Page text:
Tax chiefs hit back at criticism over avoidance

Tax files The tax heads accepted that many years ago, some tax avoidance schemes were questionable

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Tax chiefs at the big accountancy firms have defended themselves against claims they are behind avoidance schemes that damage the UK's interests.

MPs on the Public Accounts Committee accused them of making corporate taxable income "vanish into thin air".

But the tax chiefs, including from PwC and KPMG, said many common assumptions about avoidance schemes were wrong.

Jane McCormick, KPMG's tax head, said there was "no appetite among clients" to do anything outside the law.

The committee was taking evidence from the Big Four accountancy firms, which also includes Deloitte and Ernst & Young, at a time when issues of tax avoidance have moved centre stage.

Revelations about the tax arrangements of companies including Google, Amazon and Starbucks - which use the Big Four - have sparked a debate about tax avoidance. Last week, Prime Minister David Cameron said countries had to work together to clamp down on aggressive avoidance schemes.

Start Quote

You could give so much more to the public good”

End Quote Margaret Hodge Chairwoman, Public Accounts Committee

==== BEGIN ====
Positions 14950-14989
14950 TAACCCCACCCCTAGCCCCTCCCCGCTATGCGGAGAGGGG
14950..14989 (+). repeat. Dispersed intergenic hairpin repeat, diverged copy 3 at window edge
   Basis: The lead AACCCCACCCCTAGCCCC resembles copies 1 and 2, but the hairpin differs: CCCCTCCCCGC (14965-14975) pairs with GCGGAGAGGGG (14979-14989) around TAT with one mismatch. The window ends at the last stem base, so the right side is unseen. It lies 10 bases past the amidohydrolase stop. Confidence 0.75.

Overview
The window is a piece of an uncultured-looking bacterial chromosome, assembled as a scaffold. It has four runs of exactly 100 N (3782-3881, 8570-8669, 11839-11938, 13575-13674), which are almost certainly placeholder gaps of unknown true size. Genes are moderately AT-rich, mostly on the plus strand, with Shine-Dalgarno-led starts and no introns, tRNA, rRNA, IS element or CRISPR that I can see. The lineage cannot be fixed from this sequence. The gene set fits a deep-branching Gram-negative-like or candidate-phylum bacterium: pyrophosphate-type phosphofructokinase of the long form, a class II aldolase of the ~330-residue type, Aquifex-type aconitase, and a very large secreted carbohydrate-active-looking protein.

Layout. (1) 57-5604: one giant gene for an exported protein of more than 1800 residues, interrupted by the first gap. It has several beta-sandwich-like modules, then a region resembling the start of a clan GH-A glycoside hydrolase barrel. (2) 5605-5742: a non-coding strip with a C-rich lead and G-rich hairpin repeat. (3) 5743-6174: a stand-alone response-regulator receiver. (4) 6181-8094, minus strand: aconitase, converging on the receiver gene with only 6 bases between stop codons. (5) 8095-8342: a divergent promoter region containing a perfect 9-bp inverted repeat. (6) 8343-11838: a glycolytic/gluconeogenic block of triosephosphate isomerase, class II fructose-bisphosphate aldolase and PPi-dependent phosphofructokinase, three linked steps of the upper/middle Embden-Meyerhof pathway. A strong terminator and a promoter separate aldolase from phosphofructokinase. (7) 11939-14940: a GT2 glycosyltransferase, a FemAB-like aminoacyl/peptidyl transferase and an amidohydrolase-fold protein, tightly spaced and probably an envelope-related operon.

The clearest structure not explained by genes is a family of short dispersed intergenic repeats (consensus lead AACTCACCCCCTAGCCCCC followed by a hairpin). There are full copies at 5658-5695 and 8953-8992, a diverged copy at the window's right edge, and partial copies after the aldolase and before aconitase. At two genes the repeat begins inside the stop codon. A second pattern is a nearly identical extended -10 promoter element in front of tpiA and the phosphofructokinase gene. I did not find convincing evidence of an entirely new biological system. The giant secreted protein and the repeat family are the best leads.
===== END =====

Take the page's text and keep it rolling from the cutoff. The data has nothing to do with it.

The tax heads defended the use of tax havens, arguing that it was wrong to say that companies just routed money through "doors with a brass nameplate".

If a company is registered in a tax haven, it has to have staff and facilities there, said Kevin Nicholson, PwC's head of tax. "If there was no substance there, the advice would not work," he said.

The panel of experts also rejected suggestions that by advising companies to avoid tax, they were breaching the spirit of the Companies Act, which requires directors to act in good faith and maintain high standards.

Conflict of interest

Margaret Hodge: ''It is a sort of David and Goliath (situation), where Goliath is the accountants and David is the state''

Asked by PAC chairwoman Margaret Hodge about the legality of some avoidance advice, the tax heads accepted that 10 or more years ago, the advice may have sailed closed to the wind.

However, John Dixon, tax head at Ernst & Young, said: "The advice we give is based on substance and fact. I think that the world you refer to is gone."

The four experts were also questioned on their relationship with government. All the Big Four provide technical advice to Whitehall on the drafting of tax legislation. The MPs accused the firms of then advising corporate clients on how to avoid this legislation.

Ms Hodge said the firms should be barred from getting government contracts in order to avoid a conflict of interest. But PwC's Mr Nicolson said: "The role we play makes the tax system work."

As the committee hearing came to a close, the tax experts also took exception to Ms Hodge's parting shot. She praised their abilities, intelligence and expertise, adding: "You could give so much more to the public good, but you choose to work in areas that reduce resources" for schools, hospitals and society.

All the experts replied that they were very proud of what they did.

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